It’s funny to be playing “Red Faction Guerrilla” at the tail end of a year where “Medal of Honor” and “Call of Duty: Black Ops” have stirred up political controversies. Alec is basically getting caught up in a subversive anti-authoritarian underground and I’m getting the sense that game’s going to great pains to tell you that you’re doing the right thing. In the first “Red Faction” game, main character Parker was fighting against an evil corporation that was exploiting miners. (One of the game’s sectors is actually named after Parker, who’s gone down as a war hero.) At the end of the 2001 “Red Faction,” The Earth Defense Force swept in to save the day. In the fifty years between “Red Faction 1” and “Guerrilla,” it’s EDF who are actually the bad guys. This turn of events suggest a continuity of oppression, if only incidental, between corporate and military entities. Even if it’s accidental, most video games don’t contain this much subtext. It makes the blatantly manipulative brother death almost palatable and incites me to wonder how much the game’s going to appropriate radical-left political jargon.

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New Nasty

Whips, Chains and Hand Sanitizer

Turn On The Full Season Of Neurotica At IFC's Comedy Crib

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Jenny Jaffe has a lot going on: She’s writing for Disney’s upcoming Big Hero 6: The Series, developing comedy projects with pals at Devastator Press, and she’s straddling the line between S&M and OCD as the creator and star of the sexyish new series Neurotica, which has just made its debut on IFC’s Comedy Crib. Jenny gave us some extremely intimate insight into what makes Neurotica (safely) sizzle…

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IFC: How would you describe Neurotica to a fancy network executive you met in an elevator?

Jenny: Neurotica is about a plucky Dominatrix with OCD trying to save her small-town dungeon. 

IFC: How would you describe Neurotica to a drunk friend of a friend you met in a bar?

Jenny: Neurotica is about a plucky Dominatrix with OCD trying to save her small-town dungeon. You’re great. We should get coffee sometime. I’m not just saying that. I know other people just say that sometimes but I really feel like we’re going to be friends, you know? Here, what’s your number, I’ll call you so you can have my number!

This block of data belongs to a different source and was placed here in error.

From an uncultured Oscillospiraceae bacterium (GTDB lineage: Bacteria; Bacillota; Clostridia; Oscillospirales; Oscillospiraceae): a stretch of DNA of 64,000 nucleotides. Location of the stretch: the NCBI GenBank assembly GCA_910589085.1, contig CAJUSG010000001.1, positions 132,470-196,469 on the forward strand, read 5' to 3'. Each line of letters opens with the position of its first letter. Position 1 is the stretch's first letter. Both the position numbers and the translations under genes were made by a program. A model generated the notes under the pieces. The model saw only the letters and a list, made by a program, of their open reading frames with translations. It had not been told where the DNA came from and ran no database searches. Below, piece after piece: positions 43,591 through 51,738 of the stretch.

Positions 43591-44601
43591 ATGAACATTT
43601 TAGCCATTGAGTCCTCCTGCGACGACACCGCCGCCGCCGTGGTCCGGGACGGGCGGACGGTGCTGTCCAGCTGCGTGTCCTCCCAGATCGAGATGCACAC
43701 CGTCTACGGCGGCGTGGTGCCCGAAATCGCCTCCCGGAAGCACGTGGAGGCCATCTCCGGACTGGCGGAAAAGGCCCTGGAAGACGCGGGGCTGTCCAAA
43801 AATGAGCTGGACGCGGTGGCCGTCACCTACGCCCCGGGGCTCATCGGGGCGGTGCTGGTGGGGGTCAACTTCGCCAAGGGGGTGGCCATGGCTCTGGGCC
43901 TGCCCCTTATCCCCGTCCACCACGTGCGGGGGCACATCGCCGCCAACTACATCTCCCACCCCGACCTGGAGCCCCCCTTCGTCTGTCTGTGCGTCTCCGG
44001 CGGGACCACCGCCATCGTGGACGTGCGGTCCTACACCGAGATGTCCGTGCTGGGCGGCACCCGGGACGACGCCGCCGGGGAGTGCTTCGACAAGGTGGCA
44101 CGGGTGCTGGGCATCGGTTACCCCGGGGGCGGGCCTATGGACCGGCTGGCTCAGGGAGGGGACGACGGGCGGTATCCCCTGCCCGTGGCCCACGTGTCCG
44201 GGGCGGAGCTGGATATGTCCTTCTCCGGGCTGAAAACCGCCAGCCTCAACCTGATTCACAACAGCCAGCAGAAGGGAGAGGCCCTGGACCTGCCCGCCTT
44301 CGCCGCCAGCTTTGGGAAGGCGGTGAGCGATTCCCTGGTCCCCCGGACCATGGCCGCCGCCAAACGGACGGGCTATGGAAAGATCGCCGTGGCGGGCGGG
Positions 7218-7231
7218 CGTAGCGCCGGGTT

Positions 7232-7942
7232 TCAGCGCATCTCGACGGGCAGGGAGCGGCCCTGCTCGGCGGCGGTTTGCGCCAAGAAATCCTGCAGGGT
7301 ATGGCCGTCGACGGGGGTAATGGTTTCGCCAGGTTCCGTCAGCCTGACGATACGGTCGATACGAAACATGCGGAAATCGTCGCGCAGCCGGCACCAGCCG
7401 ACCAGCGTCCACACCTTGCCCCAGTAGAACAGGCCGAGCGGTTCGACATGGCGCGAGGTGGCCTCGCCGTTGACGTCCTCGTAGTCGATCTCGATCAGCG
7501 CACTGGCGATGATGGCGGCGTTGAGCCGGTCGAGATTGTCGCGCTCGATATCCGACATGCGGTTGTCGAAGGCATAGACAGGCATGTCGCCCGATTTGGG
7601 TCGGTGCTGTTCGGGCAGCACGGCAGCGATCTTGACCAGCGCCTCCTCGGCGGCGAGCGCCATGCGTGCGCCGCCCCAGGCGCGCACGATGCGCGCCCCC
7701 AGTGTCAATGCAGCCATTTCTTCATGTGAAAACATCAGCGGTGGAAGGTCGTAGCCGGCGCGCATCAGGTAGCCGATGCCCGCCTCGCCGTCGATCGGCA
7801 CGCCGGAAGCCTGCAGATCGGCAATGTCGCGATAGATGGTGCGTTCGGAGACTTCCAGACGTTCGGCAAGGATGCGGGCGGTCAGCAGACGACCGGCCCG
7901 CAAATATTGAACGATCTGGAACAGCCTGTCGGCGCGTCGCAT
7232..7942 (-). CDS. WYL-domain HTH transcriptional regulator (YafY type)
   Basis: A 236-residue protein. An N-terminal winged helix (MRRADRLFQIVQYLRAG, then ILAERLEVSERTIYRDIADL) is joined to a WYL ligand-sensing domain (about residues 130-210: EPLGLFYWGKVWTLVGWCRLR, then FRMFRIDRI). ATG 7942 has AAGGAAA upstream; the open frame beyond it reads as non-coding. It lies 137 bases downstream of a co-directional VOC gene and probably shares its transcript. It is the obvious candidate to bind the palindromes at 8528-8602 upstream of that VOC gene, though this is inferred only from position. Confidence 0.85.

IFC: What’s your comedy origin story?

Jenny: Since I was a kid I’ve dealt with severe OCD and anxiety. Comedy has always been one of the ways I’ve dealt with that. I honestly just want to help make people feel happy for a few minutes at a time. 

IFC: What was the genesis of Neurotica?

Jenny: I’m pretty sure it was a title-first situation. I was coming up with ideas to pitch to a production company a million years ago (this isn’t hyperbole; I am VERY old) and just wrote down “Neurotica”; then it just sort of appeared fully formed. “Neurotica? Oh it’s an over-the-top romantic comedy about a Dominatrix with OCD, of course.” And that just happened to hit the buttons of everything I’m fascinated by. 

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IFC: How would you describe Ivy?

Jenny: Ivy is everything I love in a comedy character – she’s tenacious, she’s confident, she’s sweet, she’s a big wonderful weirdo. 

IFC: How would Ivy’s clientele describe her?

Jenny:  Open-minded, caring, excellent aim. 

IFC: Why don’t more small towns have local dungeons?

Jenny: How do you know they don’t? 

IFC: What are the pros and cons of joining a chain mega dungeon?

Jenny: You can use any of their locations but you’ll always forget you have a membership and in a year you’ll be like “jeez why won’t they let me just cancel?” 

IFC: Mouths are gross! Why is that?

Jenny: If you had never seen a mouth before and I was like “it’s a wet flesh cave with sharp parts that lives in your face”, it would sound like Cronenberg-ian body horror. All body parts are horrifying. I’m kind of rooting for the singularity, I’d feel way better if I was just a consciousness in a cloud.